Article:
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Late for Work: Ravens Are 'Perfect Fit' for All-Pro Safety

Safety Justin Simmons (31) celebrates against the Cleveland Browns of an NFL football game Sunday November 26, 2023, in Denver.
Safety Justin Simmons (31) celebrates against the Cleveland Browns of an NFL football game Sunday November 26, 2023, in Denver.

Pundit Pairs Ravens with All-Pro Safety Justin Simmons

The Ravens are in the market for a third safety, evidenced by having Jamal Adams visit last week. But Last Word on Sports’ David Latham sees a different player being an ideal fit: four-time second team All-Pro Justin Simmons.

"Justin Simmons is looking for the perfect fit from both a scheme and financial standpoint, and the Baltimore Ravens might be the ideal landing spot," Latham wrote. "The team already has two above-average starters in Kyle Hamilton and Marcus Williams, but they should find a proper replacement for Geno Stone."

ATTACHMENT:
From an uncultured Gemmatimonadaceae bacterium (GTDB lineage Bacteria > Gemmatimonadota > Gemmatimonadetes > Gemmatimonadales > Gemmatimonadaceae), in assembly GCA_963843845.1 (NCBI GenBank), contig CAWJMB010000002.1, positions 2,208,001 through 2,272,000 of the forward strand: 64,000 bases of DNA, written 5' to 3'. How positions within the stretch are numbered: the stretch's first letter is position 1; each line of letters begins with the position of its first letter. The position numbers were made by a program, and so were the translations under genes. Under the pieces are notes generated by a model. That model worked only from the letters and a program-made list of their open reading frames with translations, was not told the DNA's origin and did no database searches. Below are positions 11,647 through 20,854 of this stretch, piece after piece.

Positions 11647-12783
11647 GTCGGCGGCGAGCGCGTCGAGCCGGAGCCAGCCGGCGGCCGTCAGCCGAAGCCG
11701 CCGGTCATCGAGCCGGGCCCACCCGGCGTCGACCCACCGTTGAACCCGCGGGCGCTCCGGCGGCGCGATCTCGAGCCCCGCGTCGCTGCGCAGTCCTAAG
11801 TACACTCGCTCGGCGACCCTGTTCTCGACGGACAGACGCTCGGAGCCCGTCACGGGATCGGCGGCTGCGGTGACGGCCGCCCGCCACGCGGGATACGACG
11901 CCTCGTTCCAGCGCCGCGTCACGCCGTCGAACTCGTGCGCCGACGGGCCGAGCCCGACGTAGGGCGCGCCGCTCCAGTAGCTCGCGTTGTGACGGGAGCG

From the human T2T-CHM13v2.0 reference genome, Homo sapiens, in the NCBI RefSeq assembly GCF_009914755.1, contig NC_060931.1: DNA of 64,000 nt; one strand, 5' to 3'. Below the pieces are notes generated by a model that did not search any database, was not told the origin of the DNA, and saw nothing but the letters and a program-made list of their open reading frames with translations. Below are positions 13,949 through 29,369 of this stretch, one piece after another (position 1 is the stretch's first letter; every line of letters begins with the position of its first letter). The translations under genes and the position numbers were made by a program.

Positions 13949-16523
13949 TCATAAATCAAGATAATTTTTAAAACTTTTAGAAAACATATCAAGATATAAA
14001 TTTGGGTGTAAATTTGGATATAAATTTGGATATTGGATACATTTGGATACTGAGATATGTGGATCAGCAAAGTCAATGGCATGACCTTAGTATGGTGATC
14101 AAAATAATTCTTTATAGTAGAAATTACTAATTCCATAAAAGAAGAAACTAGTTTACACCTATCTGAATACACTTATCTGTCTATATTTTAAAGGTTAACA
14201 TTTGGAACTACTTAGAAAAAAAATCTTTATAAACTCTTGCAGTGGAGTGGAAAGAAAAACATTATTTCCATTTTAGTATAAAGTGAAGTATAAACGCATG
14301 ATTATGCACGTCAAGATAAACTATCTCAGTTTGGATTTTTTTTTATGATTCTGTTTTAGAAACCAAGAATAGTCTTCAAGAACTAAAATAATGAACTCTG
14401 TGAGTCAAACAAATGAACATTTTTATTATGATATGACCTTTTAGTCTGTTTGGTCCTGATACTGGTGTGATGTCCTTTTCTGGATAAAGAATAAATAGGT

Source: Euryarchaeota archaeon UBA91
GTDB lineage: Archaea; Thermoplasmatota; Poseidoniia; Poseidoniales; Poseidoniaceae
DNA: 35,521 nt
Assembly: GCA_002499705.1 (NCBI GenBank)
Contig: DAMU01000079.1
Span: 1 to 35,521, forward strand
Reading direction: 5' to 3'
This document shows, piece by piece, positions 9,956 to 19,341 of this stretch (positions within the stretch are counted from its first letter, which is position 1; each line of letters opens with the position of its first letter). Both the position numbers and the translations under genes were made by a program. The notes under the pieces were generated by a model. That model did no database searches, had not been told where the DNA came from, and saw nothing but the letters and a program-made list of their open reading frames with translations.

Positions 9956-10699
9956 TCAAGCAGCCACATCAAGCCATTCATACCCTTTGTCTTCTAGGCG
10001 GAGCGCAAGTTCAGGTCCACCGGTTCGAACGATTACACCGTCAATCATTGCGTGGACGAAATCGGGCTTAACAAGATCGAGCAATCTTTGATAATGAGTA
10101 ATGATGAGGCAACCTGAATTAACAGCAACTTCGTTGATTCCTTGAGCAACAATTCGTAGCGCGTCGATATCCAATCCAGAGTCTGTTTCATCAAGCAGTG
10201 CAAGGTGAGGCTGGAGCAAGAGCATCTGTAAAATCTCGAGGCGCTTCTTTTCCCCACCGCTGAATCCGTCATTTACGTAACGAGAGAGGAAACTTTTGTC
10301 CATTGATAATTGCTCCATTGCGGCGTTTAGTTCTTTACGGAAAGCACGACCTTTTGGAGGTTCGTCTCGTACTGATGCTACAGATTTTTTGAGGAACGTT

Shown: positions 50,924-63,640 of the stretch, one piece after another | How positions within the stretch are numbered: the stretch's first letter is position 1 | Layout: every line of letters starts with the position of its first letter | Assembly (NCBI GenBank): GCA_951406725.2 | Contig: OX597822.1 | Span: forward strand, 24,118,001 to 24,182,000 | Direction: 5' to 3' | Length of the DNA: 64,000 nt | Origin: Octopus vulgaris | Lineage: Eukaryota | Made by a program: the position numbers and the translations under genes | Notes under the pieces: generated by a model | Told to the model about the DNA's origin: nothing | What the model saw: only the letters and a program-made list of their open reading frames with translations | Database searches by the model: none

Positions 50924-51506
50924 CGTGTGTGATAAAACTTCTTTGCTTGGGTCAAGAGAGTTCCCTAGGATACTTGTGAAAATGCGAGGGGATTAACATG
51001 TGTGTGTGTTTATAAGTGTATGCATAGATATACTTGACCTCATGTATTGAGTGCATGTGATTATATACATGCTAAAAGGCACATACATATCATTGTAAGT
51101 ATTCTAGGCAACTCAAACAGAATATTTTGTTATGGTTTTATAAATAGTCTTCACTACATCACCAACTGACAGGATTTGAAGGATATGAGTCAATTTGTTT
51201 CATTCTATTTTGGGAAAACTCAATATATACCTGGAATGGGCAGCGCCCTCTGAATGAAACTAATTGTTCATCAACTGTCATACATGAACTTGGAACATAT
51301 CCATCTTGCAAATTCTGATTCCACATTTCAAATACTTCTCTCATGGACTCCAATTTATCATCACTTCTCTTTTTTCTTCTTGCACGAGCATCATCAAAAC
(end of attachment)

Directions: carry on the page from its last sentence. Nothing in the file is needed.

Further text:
To Latham, Simmons is a superior replacement for Stone than Adams on account of Simmons' skillset skewing more toward traditional safety coverage. He also has a knack for generating takeaways, notching 30 career interceptions, with 14 in the past three seasons.

What may be the challenge is affording Simmons, who is coming off his third straight All-Pro season. He'll be turning 31 in November and could be looking to cash in with a sizable contract. The Ravens, according to, have $5.7 million in cap space, which could leave them out of the running.

But if Simmons' priorities lean toward contending for a championship, the Ravens may be at the top of the list.

Jalyn Armour-Davis Shouldn't Be Forgotten in Cornerback Equation